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Theatre Symposium, Vol. 24: Theatre and Space

Theatre Symposium, Vol. 24: Theatre and Space

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Theatre Symposium, Vol. 24: Theatre and Space

Lunghezza:
225 pagine
3 ore
Pubblicato:
Jul 19, 2016
ISBN:
9780817390662
Formato:
Libro

Descrizione

At a time when so many options exist for access to theatrical entertainments, it is no surprise that theatre practitioners and scholars are often preoccupied with the role of the audience. While space undoubtedly impacts the rehearsal and production processes, its greater significance seems to rest in the impact a specific location has on the audience. This volume delves into issues of theatre and space, traversing traditional theatre spaces such as the African Grove Theater discussed by Gregory Carr, Tony Gunn’s examination of Edward Gorey's theatrical designs, and George Pate’s reflections on Beckett's stage directors. Also highlighted are some decidedly innovative spaces, like those described by J. K. Curry in her examination of “Theatre for One” and modern uses of medieval sacred spaces as detailed by Carla Lahey.
 
Whether positive or negative in scope, meanings generated within theatre spaces are impacted by the cultural context from which they emerge—the ways in which space is conceived, scrutinized, and experiences. As a result, the relationship between space, theatre, and audience is diverse, complex, and ever changing in practice.
Pubblicato:
Jul 19, 2016
ISBN:
9780817390662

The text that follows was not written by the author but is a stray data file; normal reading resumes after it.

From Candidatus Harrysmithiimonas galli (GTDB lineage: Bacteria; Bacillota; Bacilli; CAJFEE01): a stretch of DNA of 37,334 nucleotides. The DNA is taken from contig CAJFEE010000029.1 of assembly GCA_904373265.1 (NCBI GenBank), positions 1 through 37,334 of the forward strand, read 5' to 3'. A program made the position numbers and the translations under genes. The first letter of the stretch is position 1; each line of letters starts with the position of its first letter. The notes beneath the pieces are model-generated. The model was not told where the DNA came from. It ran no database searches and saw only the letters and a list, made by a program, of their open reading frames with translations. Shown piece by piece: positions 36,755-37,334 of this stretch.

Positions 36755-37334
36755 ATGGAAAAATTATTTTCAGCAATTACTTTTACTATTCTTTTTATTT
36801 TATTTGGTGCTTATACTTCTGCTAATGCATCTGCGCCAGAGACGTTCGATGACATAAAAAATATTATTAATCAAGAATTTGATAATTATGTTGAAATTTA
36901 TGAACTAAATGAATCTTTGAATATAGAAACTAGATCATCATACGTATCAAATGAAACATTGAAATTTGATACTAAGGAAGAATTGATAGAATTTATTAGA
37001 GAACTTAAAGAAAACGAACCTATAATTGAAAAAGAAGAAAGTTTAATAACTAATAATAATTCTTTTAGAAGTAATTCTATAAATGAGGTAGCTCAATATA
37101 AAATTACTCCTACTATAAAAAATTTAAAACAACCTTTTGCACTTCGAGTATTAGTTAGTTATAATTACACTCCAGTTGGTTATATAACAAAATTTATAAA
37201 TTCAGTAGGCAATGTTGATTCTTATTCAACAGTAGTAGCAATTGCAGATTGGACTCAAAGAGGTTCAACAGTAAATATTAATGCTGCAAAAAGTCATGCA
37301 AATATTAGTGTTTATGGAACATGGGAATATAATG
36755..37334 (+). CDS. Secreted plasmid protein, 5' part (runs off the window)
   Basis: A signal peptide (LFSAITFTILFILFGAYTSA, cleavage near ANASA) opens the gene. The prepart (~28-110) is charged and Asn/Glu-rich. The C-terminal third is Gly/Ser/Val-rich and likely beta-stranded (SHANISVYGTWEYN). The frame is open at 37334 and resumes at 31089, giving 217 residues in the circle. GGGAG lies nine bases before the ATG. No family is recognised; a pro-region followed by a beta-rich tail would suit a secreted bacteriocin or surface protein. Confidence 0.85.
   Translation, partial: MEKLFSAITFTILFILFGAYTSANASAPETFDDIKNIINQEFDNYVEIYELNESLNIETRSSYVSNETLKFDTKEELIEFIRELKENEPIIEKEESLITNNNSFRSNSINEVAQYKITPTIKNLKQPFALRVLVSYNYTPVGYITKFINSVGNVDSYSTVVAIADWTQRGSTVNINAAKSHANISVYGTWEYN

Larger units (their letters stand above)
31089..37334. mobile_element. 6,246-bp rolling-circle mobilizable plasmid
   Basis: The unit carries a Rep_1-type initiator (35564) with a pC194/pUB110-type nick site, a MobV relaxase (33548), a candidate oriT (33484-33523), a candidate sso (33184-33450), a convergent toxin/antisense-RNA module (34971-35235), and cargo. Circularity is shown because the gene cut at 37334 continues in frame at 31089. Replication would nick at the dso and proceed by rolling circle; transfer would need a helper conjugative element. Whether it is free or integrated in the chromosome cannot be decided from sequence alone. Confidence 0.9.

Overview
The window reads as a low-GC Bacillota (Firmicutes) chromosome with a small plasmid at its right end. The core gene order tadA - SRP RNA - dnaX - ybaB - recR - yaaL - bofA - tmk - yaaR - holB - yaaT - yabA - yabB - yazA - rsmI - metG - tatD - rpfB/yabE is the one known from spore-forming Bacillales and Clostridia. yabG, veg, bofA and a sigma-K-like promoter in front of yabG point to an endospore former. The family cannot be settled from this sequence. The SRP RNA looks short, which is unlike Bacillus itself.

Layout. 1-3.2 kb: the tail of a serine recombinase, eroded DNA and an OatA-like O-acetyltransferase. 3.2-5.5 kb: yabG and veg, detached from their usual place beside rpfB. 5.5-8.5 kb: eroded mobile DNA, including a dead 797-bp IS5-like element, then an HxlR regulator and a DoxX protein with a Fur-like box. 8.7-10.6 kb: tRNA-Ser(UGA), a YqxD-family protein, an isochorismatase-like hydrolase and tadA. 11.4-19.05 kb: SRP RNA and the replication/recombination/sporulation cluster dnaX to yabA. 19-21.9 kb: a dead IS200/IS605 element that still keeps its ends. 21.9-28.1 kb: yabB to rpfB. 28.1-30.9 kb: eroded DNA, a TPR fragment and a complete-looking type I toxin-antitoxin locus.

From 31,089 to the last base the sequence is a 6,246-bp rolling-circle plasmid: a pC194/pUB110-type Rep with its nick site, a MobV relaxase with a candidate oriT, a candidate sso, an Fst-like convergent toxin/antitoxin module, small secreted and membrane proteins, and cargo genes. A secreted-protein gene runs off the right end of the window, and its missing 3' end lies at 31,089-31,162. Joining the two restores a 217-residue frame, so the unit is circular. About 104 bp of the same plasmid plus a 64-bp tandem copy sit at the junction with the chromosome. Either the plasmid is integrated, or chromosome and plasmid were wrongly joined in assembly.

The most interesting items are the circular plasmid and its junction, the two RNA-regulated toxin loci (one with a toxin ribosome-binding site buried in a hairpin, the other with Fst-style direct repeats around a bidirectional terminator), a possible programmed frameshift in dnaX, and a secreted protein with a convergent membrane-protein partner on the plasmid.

Formato:
Libro

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Theatre Symposium, Vol. 24 - Arnab Banerji

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Introduction

Becky K. Becker

We are now at least equally likely to look at the theatre experience in a more global way, as a sociocultural event whose meanings and interpretations are not to be sought exclusively in the text being performed but in the experience of the audience assembled to share in the creation of the total event.

—Marvin Carlson, Places of Performance

Theatre and Space is a wide-ranging topic, opening discussion to myriad spatial arrangements, architectural styles, and historical contexts. Yet despite the global nature of the theme, no discussion of theatre and space quite works without consideration of the audience as central to the spatial relationships created. Whether we are reflecting upon the ancient Greek theatre with its semi-circular audience arrangement wrapping around the playing space, or the contemporary trend of immersive spaces in which audience members are often free to move about at will, our use of space in the theatre is intentional and inextricably linked to how we hope the audience will be impacted. We utilize space in particular ways to engage audiences in the storytelling experience; without the presence of a live audience, our efforts though not meaningless lack immediacy, as evidenced by recent live television broadcasts of popular musical theatre offerings such as Peter Pan and The Wiz. To that end, how effectively do different theatre spaces function? Is there a particular spatial relationship that lends greater impact to imagery in the theatre and, thereby, meaning? How have theatrical spaces changed over time? What happens when non-theatre spaces are used for theatrical performance? Is there a politics of space? Can space be gendered? And what happens when the performance space is a virtual space, rather than a physical one? These and many other questions were considered as thirty-five theatre scholars/practitioners gathered for Theatre Symposium 24, April 10–12, 2015, on the campus of Agnes Scott College in Decatur, Georgia. Regardless of our focus on theatre and space, nearly every conversation that we had during our time together inevitably led us back to a living, breathing aspect linking them together: the audience.